While a turn-one Dismember on Goblin Guide or Monastery Swiftspear can pay off in game 1, the card’s still a no-brainer cut during sideboarding. Creature removal is valuable in this matchup—just not when it Boros Charms us! On that note, Spatial Contortion fills Dismember‘s shoes admirably.
Ratchet Bomb was once a card I once hated siding in against Burn, but had to for lack of something else to replace Copter and Dismember. That was before Ensnaring Bridge took off as a common tech for Burn decks against large creatures. We cannot beat a resolved Bridge except in niche scenarios, such as when opponents do have cards in hand and are at a low enough life total for manlands to tie things up. Even with Chalices on 1 and 2, Burn can take the game with Rift Bolt, Exquisite Firecraft, and Risk Factor should they have enough time to draw those cards. Bomb teams up with Thought-Knot Seer to prevent Burn opponents from cheesing wins. It also has the pleasant upside of killing a creature or two sometimes.
Gemstone Caverns comes in instead of the fourth Bomb for a couple of reasons. For one, with 3 Bomb in the deck, we’re likely to see one should Burn have Ensnaring Bridge. Any copy beyond the first tends to be superfluous, especially since there’s no guarantee Burn draws Bridge even if they do run it. The other reason is as intuitive as boarding out Dismember: we need to make our land drops against aggressive decks. If we’re not deploying threats and disruption throughout the game, Burn will beat us, no matter how fast the Chalice comes down.
Burn can have a few different strategies after siding. For starters, the deck’s colors can vary. Builds with green have a potent answer to Chalice of the Void in Destructive Revelry. If opponents search Stomping Ground in their first two land drops, they probably have Revelry in hand, and are also probably light on lands—otherwise, they’d wait to reveal the green until later. By fetching it fast, they’re opening themselves up to Ghost Quarter cutting them off the color for good, although most Burn pilots don’t recognize that we have access to this play.
When opponents telegraph a Revelry hand (anemic starts also signal the instant), Quartering the green or playing Thought-Knot Seer first are acceptable detours en route to resolving Chalice. Another solution is to skip 1 and resolve the first Chalice on 2. This play is a bit riskier, since Chalice on 2 also counters Ratchet Bomb, meaning we’ll have no way to remove Ensnaring Bridge. It also counters Eldrazi Mimic and Spatial Contortion. Nonetheless, Chalice on 2 tends to hurt Burn more than it does us, and to cripple Burn more after siding than a Chalice on 1 would. A third anti-Revelry measure is to not cast Chalice until Seer can tear it from the hand. This line requires us to have other plays, such as casting creatures, and works best with a Spirit Guide.
Ensnaring Bridge isn’t a card all Burn decks run (the one above doesn’t, for example), but it’s the archetype’s single best card against us. Generally speaking, either we remove Bridge or we die. Seer should be saved until the turn before Burn will have three mana to cast a Bridge, and then slammed to clear the coast. We almost always choose Bridge over other targets.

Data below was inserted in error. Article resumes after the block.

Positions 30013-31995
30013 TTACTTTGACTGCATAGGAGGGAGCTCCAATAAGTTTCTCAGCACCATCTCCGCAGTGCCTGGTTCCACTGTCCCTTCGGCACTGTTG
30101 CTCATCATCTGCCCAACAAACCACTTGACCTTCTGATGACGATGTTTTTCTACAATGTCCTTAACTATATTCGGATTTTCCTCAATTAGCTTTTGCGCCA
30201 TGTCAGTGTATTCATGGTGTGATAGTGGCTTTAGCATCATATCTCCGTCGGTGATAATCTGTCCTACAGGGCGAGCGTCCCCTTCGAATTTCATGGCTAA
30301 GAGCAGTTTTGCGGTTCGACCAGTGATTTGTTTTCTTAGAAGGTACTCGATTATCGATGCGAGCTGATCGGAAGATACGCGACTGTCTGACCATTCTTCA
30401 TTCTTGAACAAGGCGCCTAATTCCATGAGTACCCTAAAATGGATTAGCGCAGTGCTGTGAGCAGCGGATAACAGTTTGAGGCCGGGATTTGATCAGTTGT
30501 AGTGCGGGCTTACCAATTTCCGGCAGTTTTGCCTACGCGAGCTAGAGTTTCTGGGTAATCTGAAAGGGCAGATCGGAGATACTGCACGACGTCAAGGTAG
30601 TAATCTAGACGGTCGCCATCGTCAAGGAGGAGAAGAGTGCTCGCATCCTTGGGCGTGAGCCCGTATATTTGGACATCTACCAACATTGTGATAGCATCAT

Other tricks Burn can have up its sleeve include Searing Blood, which hassles Scourge and Mimic but thankfully isn’t a very popular side-in from Burn players. Same deal with Grim Lavamancer. There’s also Deflecting Palm, which makes Smasher scary for everyone and incentivizes us to peek with Seer before committing to big attacks into untapped Inspiring Vantages. Path to Exile is a card we’re sure to see in game 2, but we can use it to our advantage by leading with Reshaper and Seer and making the most out of the extra land. Finally, Burn with Risk Factor has experienced minor success online.
Some more notes on Burn:
- Throwing Quarter at white sources can force Burn to fetch-shock and take extra damage to cast their white spells. Quarter should be paced so that Burn players can’t make use of the extra mana from Mountain entering untapped, i.e. on our turn after they’ve telegraphed no Lightning Bolts
- Burn usually plays 3 Mountain
- Exquisite Firecraft can target and kill Thought-Knot Seer
On paper, our Burn matchup looks amazing. We’ve got a functional Goyf with Inquisition of Kozilek attached in Seer, plenty of Wild Nacatl-size bodies between Reshaper and Scourge, Smasher and manlands to close out the game, and full sets of Chalice of the Void and Simian Spirit Guide to blank enemy hands before opponents even make one land drop. But the matchup can be close in practice, especially against the rare Burn pilot who boards correctly. Stacks of Paths, Searing spells, and Bridges can line up to complicate our victory.
Infect, by Bradley Tinney (4th, GP Detroit)
4 Glistener Elf
4 Noble Hierarch
4 Blighted Agent
2 Ichorclaw Myr
4 Mutagenic Growth
4 Blossoming Defense
4 Might of Old Krosa
4 Vines of Vastwood
3 Become Immense
1 Spell Pierce
1 Distortion Strike
4 Wooded Foothills
1 Verdant Catacombs
2 Windswept Heath
2 Misty Rainforest
2 Breeding Pool
4 Inkmoth Nexus
1 Spell Pierce
2 Invisible Stalker
2 Nature’s Claim
1 Gut Shot
1 Shapers’ Sanctuary
1 Pithing Needle
1 Grafdigger’s Cage